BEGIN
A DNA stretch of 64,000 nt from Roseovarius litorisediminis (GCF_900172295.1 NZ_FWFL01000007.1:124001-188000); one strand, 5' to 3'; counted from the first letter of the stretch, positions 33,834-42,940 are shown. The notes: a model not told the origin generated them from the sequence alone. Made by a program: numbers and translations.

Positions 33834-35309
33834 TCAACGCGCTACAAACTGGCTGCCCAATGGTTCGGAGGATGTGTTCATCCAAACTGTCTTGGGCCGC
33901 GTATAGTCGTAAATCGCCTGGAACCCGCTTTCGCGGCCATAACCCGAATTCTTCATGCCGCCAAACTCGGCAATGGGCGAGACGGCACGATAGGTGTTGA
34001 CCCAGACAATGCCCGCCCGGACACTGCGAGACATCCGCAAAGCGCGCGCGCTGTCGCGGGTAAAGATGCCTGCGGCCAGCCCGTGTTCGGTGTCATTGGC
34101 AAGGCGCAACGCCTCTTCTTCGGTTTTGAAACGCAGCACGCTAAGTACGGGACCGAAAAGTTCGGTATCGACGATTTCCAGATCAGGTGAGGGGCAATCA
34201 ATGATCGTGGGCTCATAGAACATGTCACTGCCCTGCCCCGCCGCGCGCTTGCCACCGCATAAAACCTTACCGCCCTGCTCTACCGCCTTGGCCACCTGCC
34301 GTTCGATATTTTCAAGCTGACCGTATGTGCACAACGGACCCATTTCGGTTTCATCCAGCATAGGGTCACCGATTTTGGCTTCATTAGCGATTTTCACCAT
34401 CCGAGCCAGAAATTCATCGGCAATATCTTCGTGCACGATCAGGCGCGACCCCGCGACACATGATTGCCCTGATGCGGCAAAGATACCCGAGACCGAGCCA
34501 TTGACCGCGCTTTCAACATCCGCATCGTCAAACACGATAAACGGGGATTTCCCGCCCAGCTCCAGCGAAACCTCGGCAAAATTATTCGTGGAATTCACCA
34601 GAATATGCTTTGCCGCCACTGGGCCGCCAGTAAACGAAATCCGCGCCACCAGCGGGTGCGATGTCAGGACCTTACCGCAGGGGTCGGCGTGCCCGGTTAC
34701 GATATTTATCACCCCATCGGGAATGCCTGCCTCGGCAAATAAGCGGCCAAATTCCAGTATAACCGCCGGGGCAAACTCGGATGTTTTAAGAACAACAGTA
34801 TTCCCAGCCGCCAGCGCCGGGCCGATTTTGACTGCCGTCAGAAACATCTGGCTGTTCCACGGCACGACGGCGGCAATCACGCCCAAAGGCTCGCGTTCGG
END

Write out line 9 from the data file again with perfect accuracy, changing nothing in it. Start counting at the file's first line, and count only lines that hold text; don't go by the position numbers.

34401 CCGAGCCAGAAATTCATCGGCAATATCTTCGTGCACGATCAGGCGCGACCCCGCGACACATGATTGCCCTGATGCGGCAAAGATACCCGAGACCGAGCCA